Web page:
The utility of current generation climate models for studying the influence of greenhouse warming on the tropical storm climatology is examined. A method developed to identify tropical cyclones is applied to a series of model integrations. The global distribution of tropical storms is simulated by these models in a generally realistic manner. While the model resolution is insufficient to reproduce the fine structure of tropical cyclones, the simulated storms become more realistic as resolution is increased. To obtain a preliminary estimate of the response of the tropical cyclone climatology, CO2 was doubled using models with varying cloud treatments and different horizontal resolutions. In the experiment with prescribed cloudiness, the number of storm‐days, a combined measure of the number and duration of tropical storms, undergoes a statistically significant increase in the doubled‐CO2 climate. In contrast, a smaller but significant reduction of the number of storm‐days is indicated in the experiment with cloud feedback. In both cases the response is independent of horizontal resolution. While the inconclusive nature of these experimeital results highlights the uncertainties that remain in examining the details of greenhouse gas induced climate change, the ability of the models to qualitatively simulate the tropical storm climatology suggests that they are appropriate tools for this problem.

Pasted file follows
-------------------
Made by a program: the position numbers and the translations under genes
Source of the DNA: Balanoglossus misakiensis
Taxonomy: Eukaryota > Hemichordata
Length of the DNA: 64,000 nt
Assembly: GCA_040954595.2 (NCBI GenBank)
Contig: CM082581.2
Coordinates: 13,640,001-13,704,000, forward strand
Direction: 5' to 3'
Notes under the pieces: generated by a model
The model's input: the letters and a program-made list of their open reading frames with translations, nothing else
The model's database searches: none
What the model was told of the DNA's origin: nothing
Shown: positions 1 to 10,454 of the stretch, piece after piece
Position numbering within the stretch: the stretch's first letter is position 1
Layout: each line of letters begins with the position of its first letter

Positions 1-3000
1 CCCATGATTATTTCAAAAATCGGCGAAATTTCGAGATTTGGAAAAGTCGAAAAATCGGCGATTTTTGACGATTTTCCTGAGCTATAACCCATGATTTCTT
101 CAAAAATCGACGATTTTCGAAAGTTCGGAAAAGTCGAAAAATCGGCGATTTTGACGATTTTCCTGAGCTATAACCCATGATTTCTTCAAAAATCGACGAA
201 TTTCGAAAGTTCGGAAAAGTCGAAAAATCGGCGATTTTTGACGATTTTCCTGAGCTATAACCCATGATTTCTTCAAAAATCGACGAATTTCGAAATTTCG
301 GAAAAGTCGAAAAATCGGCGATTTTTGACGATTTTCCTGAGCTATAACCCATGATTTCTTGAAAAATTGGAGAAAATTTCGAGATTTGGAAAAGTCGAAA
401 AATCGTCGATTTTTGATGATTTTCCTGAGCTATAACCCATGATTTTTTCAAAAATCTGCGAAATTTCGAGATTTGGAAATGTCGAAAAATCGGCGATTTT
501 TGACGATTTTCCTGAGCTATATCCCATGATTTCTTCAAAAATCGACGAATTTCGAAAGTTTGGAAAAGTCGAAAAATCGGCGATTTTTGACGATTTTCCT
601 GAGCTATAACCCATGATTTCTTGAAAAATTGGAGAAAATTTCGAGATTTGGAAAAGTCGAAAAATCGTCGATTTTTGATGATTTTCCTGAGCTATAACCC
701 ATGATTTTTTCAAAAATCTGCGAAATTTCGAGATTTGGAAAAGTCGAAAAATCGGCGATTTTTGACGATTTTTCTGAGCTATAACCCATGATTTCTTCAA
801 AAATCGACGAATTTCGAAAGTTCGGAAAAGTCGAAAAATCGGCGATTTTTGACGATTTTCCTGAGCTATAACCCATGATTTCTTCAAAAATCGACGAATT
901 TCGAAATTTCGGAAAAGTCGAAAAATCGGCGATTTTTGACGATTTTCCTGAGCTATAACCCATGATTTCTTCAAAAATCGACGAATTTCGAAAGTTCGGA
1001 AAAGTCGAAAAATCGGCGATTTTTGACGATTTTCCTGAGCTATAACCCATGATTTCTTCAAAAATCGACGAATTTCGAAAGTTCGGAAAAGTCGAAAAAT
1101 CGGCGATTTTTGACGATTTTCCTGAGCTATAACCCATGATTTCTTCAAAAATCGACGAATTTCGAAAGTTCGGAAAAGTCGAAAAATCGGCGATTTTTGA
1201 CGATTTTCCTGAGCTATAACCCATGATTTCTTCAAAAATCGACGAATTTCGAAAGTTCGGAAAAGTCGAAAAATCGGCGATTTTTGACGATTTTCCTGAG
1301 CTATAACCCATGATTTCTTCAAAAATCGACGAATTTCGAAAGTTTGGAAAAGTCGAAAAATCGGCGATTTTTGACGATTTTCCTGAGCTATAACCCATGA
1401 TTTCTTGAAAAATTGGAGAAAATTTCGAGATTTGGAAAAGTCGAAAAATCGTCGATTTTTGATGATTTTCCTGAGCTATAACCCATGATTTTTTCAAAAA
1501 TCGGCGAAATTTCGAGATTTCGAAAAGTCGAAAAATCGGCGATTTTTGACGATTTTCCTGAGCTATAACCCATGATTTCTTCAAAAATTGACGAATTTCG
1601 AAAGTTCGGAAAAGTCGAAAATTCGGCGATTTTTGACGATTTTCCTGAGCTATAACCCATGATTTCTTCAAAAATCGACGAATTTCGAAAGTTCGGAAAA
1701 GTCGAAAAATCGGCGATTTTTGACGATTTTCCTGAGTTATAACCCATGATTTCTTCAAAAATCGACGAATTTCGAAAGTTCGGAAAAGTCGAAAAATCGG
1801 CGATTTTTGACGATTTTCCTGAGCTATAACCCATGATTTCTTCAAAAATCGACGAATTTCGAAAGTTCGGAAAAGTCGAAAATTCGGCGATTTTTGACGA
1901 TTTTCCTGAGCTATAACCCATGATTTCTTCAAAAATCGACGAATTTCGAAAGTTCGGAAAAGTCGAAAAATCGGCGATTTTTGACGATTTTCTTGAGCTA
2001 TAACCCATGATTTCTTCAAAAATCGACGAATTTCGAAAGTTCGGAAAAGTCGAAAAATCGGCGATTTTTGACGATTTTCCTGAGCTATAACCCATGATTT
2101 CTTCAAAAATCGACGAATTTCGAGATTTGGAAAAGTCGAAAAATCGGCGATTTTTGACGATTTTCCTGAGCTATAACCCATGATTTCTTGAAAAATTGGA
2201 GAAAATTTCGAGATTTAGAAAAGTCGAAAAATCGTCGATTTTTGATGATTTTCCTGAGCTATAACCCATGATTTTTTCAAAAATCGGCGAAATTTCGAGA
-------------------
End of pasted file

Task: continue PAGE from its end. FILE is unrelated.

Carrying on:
|Original language||English (US)|
|Number of pages||4|
|Journal||Geophysical Research Letters|
|State||Published - Oct 1990|
All Science Journal Classification (ASJC) codes
- Earth and Planetary Sciences(all)